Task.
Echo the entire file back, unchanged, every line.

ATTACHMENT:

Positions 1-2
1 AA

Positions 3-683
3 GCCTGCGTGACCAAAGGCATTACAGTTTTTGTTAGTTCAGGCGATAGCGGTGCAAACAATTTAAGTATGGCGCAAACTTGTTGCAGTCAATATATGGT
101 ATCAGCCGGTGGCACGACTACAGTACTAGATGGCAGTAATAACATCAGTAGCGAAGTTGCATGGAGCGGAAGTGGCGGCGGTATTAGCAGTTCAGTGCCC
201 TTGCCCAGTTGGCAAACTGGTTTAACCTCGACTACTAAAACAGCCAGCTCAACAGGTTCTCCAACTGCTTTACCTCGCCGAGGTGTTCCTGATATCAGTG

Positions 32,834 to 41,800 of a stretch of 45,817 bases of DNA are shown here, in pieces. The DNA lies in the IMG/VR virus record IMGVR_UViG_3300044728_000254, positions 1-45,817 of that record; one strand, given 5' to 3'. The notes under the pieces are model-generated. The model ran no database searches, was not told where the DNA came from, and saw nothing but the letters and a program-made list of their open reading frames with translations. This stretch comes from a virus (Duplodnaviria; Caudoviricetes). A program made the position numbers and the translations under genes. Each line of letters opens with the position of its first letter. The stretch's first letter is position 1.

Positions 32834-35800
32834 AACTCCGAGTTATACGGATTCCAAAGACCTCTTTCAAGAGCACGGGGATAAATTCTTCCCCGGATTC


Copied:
Positions 1-2
1 AA

Positions 3-683
3 GCCTGCGTGACCAAAGGCATTACAGTTTTTGTTAGTTCAGGCGATAGCGGTGCAAACAATTTAAGTATGGCGCAAACTTGTTGCAGTCAATATATGGT
101 ATCAGCCGGTGGCACGACTACAGTACTAGATGGCAGTAATAACATCAGTAGCGAAGTTGCATGGAGCGGAAGTGGCGGCGGTATTAGCAGTTCAGTGCCC
201 TTGCCCAGTTGGCAAACTGGTTTAACCTCGACTACTAAAACAGCCAGCTCAACAGGTTCTCCAACTGCTTTACCTCGCCGAGGTGTTCCTGATATCAGTG

Positions 32,834 to 41,800 of a stretch of 45,817 bases of DNA are shown here, in pieces. The DNA lies in the IMG/VR virus record IMGVR_UViG_3300044728_000254, positions 1-45,817 of that record; one strand, given 5' to 3'. The notes under the pieces are model-generated. The model ran no database searches, was not told where the DNA came from, and saw nothing but the letters and a program-made list of their open reading frames with translations. This stretch comes from a virus (Duplodnaviria; Caudoviricetes). A program made the position numbers and the translations under genes. Each line of letters opens with the position of its first letter. The stretch's first letter is position 1.

Positions 32834-35800
32834 AACTCCGAGTTATACGGATTCCAAAGACCTCTTTCAAGAGCACGGGGATAAATTCTTCCCCGGATTC